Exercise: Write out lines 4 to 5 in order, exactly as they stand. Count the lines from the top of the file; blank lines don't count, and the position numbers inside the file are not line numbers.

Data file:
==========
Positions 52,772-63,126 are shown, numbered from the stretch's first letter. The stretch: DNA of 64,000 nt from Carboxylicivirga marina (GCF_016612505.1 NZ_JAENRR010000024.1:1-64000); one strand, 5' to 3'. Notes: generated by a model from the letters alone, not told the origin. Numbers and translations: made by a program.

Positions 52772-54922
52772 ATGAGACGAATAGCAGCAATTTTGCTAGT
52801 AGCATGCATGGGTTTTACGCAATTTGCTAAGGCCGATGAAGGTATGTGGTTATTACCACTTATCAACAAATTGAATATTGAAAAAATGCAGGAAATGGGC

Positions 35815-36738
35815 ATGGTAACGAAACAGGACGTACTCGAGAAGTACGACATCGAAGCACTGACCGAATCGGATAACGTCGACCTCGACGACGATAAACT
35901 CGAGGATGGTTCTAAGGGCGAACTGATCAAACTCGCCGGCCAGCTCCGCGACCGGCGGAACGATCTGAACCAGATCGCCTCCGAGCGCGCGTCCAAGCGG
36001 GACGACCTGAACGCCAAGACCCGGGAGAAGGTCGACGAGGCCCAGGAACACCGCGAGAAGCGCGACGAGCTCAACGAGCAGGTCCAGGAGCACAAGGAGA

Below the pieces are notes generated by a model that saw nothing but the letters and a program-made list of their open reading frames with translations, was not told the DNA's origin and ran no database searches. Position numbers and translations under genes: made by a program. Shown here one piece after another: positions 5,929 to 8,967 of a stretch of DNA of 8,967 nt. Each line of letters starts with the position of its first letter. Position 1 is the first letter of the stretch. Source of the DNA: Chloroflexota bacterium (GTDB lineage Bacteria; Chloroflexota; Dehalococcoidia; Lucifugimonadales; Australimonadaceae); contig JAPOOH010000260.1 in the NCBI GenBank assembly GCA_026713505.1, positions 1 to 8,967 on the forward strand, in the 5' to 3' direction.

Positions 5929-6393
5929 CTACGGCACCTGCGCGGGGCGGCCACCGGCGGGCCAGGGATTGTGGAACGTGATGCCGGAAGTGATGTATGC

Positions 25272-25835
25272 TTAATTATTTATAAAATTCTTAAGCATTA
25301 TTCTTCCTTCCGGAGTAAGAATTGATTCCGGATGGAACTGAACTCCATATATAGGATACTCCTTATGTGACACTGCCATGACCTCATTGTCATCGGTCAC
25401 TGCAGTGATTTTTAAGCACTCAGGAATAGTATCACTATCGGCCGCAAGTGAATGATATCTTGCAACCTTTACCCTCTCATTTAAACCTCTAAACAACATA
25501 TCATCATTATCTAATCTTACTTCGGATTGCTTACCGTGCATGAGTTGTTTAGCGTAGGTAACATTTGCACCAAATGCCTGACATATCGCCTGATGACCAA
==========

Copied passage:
52801 AGCATGCATGGGTTTTACGCAATTTGCTAAGGCCGATGAAGGTATGTGGTTATTACCACTTATCAACAAATTGAATATTGAAAAAATGCAGGAAATGGGC

Positions 35815-36738